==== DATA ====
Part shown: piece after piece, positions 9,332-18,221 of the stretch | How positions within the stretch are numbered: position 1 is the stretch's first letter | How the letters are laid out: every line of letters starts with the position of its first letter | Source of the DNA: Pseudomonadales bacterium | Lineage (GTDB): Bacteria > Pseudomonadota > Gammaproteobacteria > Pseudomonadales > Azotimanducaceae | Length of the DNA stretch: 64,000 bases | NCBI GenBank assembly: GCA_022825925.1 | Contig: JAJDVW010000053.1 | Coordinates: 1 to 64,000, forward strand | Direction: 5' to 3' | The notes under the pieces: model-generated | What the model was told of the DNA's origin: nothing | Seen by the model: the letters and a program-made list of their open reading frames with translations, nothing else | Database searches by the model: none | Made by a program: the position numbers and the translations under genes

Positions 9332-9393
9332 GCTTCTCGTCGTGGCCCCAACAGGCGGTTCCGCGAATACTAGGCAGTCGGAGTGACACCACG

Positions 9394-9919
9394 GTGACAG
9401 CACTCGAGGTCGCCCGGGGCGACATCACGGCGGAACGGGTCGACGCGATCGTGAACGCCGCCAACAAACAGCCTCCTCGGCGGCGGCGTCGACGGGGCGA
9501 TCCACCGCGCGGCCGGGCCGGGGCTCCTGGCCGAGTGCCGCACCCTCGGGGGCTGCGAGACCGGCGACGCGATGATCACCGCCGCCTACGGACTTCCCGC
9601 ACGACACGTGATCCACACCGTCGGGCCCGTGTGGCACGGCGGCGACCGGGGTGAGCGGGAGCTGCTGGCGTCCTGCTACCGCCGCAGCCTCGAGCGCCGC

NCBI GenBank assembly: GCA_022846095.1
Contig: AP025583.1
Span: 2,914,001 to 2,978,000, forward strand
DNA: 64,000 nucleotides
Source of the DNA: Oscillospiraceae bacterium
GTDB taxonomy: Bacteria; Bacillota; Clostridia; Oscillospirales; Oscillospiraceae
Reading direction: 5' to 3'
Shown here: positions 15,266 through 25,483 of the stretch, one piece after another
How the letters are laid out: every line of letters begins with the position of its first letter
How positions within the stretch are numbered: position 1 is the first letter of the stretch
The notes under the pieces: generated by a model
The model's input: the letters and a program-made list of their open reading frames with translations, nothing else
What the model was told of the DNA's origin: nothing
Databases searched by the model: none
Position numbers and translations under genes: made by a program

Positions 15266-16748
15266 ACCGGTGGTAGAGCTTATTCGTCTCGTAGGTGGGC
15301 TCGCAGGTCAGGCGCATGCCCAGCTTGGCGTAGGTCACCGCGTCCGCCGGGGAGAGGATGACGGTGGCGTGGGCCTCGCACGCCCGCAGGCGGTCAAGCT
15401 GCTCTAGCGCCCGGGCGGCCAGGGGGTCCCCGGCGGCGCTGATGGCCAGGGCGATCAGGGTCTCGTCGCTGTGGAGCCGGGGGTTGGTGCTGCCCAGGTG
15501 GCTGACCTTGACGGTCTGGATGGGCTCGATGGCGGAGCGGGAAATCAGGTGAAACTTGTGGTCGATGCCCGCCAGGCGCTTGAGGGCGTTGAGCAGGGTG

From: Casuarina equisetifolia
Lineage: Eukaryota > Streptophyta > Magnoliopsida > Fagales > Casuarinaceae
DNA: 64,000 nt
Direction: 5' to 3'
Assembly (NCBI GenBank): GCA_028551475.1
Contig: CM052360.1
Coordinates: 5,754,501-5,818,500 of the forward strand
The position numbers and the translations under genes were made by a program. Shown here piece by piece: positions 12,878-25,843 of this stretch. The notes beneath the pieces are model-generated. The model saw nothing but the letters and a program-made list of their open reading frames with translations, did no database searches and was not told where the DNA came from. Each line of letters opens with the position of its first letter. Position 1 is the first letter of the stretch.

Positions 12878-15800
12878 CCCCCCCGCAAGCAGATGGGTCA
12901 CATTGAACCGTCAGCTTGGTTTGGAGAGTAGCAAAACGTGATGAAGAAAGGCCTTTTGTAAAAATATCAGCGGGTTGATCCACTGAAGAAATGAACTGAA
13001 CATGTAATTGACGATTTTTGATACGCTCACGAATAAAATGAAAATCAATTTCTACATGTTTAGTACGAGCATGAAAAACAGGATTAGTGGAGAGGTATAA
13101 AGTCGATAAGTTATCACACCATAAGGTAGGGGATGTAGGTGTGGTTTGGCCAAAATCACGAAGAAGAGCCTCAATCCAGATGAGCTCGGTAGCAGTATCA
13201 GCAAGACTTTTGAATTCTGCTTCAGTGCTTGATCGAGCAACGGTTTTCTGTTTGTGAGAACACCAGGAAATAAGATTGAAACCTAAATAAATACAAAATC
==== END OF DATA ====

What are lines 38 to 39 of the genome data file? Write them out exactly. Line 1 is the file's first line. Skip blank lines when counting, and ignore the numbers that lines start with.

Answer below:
12878 CCCCCCCGCAAGCAGATGGGTCA
12901 CATTGAACCGTCAGCTTGGTTTGGAGAGTAGCAAAACGTGATGAAGAAAGGCCTTTTGTAAAAATATCAGCGGGTTGATCCACTGAAGAAATGAACTGAA